Laws that Affect Students with Disabilities
The Rehabilitation Act of 1973
The Rehabilitation Act of 1973 was the first "civil rights" legislation to prohibit discrimination against people with disabilities. This law applied to programs conducted by federal agencies, those receiving federal funds, such as college participation in federal student loan programs, federal employment, and employment practices of businesses with federal contracts.
The standards for determining employment discrimination under the Rehabilitation Act are the same as those used in Title I or the Americans with Disabilities Act. Section 504 of the Rehabilitation Act provides for "reasonable accommodations" for qualified individuals and requires that these persons not be excluded from, denied access to, or subjected to discrimination under any program. Agencies that provide financial assistance are governed by regulations covering all entities that receive federal aid. In addition to reasonable accommodations, Section 504 requires access to participation in all programs, facilitates communication for people with hearing or vision disabilities, and provides accessible construction and alterations in facilities.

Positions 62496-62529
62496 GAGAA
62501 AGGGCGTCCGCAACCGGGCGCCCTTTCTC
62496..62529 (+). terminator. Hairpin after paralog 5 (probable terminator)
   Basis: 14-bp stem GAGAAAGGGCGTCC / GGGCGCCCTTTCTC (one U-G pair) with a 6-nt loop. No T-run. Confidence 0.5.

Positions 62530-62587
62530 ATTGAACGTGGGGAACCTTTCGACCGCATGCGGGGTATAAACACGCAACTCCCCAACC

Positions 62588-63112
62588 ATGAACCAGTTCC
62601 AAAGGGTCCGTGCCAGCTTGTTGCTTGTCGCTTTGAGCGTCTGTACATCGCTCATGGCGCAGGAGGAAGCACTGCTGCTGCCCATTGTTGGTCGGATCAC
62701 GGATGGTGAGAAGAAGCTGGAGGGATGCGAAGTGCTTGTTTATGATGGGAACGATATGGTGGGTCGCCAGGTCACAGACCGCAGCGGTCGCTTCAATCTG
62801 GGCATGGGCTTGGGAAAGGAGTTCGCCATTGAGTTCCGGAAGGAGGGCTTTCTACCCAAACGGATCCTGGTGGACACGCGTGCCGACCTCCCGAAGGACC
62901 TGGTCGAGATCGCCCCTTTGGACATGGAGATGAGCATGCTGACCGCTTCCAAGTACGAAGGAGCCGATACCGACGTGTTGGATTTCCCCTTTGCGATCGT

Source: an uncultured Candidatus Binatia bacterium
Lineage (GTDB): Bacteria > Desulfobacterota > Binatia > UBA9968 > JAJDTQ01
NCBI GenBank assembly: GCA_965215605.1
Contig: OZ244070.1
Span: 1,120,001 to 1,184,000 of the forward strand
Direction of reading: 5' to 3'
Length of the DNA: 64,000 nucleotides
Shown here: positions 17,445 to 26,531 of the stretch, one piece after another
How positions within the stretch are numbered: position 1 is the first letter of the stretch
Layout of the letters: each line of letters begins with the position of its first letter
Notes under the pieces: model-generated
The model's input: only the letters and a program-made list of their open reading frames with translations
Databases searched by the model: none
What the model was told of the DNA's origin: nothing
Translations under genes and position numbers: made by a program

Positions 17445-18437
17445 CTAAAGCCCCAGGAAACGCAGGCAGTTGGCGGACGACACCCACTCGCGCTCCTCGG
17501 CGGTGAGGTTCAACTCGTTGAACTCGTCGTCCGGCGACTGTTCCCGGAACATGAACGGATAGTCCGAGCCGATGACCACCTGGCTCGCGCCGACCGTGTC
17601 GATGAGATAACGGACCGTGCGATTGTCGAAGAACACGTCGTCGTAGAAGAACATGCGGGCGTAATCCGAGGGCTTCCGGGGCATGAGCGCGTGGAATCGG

Americans with Disabilities Act
The Americans with Disabilities Act of 1990 (ADA) is the civil rights guarantee for persons with disabilities in the United States. It provides protection from discrimination for individuals on the basis of disability. The ADA extends civil rights protections for people with disabilities to employment in the public and private sectors, transportation, public accommodations, services provided by state and local governments, and telecommunication relay services. A "person with a disability" is anyone with a physical or mental impairment that substantially limits one or more major life activities, such as caring for oneself, performing manual tasks, walking, seeing, hearing, speaking, breathing, learning, and working. In addition to those people who have visible disabilities -- persons who are blind, deaf, or use a wheelchair -- the definition includes people with a whole range of invisible disabilities.
These include psychological problems, learning disabilities, or some chronic health impairment such as epilepsy, diabetes, arthritis, cancer, cardiac problems, HIV/AIDS, and more. A person is considered to be a person with a disability if he or she has a disability, has a record or a disability, or is regarded as having a disability. Determining reasonable accommodations for a person with a disability generally requires assessment and documentation by a qualified professional.